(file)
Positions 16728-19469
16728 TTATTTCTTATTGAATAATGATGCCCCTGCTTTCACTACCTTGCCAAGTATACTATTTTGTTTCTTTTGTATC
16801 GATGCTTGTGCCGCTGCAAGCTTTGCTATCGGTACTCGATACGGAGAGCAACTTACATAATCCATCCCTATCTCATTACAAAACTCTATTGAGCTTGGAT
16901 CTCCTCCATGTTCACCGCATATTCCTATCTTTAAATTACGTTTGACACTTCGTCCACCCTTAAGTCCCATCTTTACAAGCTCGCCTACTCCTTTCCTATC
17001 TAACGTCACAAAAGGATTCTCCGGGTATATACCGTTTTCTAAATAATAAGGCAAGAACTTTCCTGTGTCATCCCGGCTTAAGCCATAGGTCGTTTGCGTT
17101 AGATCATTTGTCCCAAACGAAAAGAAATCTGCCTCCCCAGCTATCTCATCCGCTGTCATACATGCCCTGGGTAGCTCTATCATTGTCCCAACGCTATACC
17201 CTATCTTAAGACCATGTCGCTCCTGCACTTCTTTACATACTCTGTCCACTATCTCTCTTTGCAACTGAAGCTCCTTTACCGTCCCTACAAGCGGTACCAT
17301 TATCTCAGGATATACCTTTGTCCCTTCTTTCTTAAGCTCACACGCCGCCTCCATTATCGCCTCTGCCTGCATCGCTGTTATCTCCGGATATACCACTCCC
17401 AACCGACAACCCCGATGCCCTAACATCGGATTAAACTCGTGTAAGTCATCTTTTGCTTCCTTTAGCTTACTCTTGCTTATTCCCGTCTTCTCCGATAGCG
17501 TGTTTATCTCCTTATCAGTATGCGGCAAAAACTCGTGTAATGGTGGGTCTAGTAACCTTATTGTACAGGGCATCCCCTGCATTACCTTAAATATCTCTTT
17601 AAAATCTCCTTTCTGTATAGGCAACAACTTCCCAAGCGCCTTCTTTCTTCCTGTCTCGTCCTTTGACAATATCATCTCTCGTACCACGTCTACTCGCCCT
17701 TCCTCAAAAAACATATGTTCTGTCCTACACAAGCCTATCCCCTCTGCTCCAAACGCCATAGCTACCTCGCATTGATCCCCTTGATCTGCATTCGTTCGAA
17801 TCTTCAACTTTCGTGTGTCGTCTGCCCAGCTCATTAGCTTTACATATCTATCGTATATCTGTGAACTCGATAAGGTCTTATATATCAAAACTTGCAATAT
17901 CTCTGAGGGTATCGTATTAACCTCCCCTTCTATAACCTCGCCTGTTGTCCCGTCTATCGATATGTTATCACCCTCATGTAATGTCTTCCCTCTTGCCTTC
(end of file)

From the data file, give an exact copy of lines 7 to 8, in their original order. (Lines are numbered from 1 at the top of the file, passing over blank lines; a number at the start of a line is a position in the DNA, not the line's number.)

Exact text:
17201 CTATCTTAAGACCATGTCGCTCCTGCACTTCTTTACATACTCTGTCCACTATCTCTCTTTGCAACTGAAGCTCCTTTACCGTCCCTACAAGCGGTACCAT
17301 TATCTCAGGATATACCTTTGTCCCTTCTTTCTTAAGCTCACACGCCGCCTCCATTATCGCCTCTGCCTGCATCGCTGTTATCTCCGGATATACCACTCCC